States, localities await federal help on cybersecurity
Federal experts to help build safeguards against ransomware attacks
The House passed legislation last week to ensure that federal cybersecurity experts assist their state and local government counterparts in protecting networks from devastating attacks like those that have crippled cities in Alabama, Michigan, Oklahoma and elsewhere.
The legislation would codify support and assistance that the Cybersecurity and Infrastructure Security Agency already offers to state and local governments. The agency provides security tools, helps states draft policies and procedures, conducts cybersecurity exercises and shares threat information through collaborative channels.
The bill had already passed the Senate, and President Joe Biden is expected to sign it.
“The states cannot do this on their own,” said Doug Robinson, executive director of the National Association of State Chief Information Officers, a group that represents top state tech officials. “They don’t have the capacity. … They are doing as much as they can within their own jurisdictions.”
Criminals using ransomware have in recent years attacked and disabled computer networks in major American cities, including Baltimore, Atlanta and Tulsa, as well as at several school systems overseen by states and local governments.
U.S. cities and school districts have paid hundreds of millions of dollars in ransom payments to regain control of their networks and have incurred costs from unplanned closures and other lost services.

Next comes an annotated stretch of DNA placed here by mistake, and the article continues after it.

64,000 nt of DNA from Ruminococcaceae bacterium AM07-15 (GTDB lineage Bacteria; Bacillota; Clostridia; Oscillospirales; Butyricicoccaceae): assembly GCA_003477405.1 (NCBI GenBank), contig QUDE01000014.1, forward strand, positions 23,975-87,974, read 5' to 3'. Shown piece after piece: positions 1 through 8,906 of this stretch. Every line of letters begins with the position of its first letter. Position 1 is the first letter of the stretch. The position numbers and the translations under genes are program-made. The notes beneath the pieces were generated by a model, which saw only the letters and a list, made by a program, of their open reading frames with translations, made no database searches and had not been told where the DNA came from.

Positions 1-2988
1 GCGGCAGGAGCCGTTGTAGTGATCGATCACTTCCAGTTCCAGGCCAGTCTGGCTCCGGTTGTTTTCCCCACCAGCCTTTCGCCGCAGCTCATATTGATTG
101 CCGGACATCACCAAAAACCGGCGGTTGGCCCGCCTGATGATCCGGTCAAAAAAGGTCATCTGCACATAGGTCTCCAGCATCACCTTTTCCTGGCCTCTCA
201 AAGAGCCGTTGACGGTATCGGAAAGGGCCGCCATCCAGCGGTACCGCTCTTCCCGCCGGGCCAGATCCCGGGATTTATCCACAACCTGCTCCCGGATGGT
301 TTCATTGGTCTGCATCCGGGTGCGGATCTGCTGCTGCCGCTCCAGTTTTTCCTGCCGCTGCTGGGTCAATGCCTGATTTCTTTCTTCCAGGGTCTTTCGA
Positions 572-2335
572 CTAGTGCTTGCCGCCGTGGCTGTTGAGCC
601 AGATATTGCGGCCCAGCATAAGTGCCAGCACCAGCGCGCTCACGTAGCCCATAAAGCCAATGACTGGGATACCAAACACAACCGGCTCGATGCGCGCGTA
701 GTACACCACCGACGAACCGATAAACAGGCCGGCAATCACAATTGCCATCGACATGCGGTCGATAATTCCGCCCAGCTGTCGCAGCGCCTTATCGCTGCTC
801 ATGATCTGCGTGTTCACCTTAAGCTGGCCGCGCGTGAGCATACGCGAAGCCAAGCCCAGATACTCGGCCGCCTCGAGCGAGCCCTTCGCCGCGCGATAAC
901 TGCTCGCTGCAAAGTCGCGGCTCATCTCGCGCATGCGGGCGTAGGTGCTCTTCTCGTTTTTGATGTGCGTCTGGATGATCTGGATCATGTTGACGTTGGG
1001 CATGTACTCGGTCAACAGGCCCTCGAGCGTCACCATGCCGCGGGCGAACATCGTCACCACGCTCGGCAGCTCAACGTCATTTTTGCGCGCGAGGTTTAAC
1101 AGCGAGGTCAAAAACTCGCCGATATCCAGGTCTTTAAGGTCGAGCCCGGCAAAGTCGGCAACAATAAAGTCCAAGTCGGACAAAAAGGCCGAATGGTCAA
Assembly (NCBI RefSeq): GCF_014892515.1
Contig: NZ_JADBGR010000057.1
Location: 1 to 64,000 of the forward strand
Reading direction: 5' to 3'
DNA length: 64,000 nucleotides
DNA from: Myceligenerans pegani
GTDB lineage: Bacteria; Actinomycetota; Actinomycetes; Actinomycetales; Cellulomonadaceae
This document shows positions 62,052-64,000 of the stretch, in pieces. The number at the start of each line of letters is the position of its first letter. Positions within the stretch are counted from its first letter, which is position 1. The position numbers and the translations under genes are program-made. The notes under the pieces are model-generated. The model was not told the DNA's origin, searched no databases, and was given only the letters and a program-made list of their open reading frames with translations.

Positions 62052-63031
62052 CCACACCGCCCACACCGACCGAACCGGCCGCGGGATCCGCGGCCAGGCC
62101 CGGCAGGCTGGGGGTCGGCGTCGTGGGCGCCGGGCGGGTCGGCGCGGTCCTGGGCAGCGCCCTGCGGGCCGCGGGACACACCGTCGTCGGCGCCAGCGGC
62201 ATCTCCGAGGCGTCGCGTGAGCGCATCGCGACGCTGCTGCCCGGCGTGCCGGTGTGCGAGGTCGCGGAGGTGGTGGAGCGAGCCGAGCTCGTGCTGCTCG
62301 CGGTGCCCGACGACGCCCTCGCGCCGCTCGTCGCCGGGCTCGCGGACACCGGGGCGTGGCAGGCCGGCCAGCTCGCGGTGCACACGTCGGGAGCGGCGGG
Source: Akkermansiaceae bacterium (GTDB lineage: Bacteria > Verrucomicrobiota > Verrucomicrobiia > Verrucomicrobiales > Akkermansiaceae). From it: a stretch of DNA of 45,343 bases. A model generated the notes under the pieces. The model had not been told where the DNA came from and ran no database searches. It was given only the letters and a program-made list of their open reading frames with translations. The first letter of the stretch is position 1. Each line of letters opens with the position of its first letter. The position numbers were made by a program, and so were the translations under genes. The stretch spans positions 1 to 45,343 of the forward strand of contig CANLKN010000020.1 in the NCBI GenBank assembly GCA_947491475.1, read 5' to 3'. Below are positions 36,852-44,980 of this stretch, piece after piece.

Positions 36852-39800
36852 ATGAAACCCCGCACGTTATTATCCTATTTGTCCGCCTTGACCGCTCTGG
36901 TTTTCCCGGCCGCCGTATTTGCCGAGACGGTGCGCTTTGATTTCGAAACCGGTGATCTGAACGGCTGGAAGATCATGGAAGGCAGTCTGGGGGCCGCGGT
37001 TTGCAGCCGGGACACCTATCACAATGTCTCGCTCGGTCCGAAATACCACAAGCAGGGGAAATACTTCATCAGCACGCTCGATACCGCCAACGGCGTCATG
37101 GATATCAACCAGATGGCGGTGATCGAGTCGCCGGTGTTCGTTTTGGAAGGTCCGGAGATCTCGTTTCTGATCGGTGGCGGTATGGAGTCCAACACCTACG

Criminals typically get into computer networks because users’ poor security practices give them access or because of weaknesses in the software.
Sen. Gary Peters, D-Mich., chairman of the Senate Homeland Security and Governmental Affairs Committee, who sponsored the Senate bill, said in a statement that the legislation would “strengthen coordination between all levels of government and give local officials in Michigan and across the country additional tools and resources to combat cyber-attacks.”
Ransomware attacks “can prevent access to essential services, compromise sensitive and personal information, and disrupt our daily lives and livelihoods,” Peters said.
Sen. Rob Portman, R-Ohio, who co-sponsored the legislation, said in a statement that “state and local governments need some additional help or access to expertise to address these threats” that can be provided by federal agencies.
Costs far beyond ransom payments
In 2021, 162 school districts in 38 states suffered 166 cyberattacks that were publicly disclosed, according to a recent report by K12 Security Information Exchange, a nonprofit group that shares information on cyberthreats to schools.
“Ransomware attacks against schools during 2021 commonly resulted in school closures with un-budgeted remediation and recovery costs ranging from hundreds of thousands to many millions of dollars,” the group said in a release accompanying the report.
Cities and local governments suffer costs far in excess of any ransoms they pay, according to the 2021 Combating Ransomware report by the Ransomware Task Force, an initiative organized by the Institute for Security and Technology.
“Reported ransomware payments do not cover the costs associated with service downtime and recovery,” the report said. “Total remediation costs are typically several times the ransom payment and are often large enough to cripple many small businesses.”
Federal assistance in the form of information sharing, training, policies and procedures is vital for states to safeguard networks, said Robinson.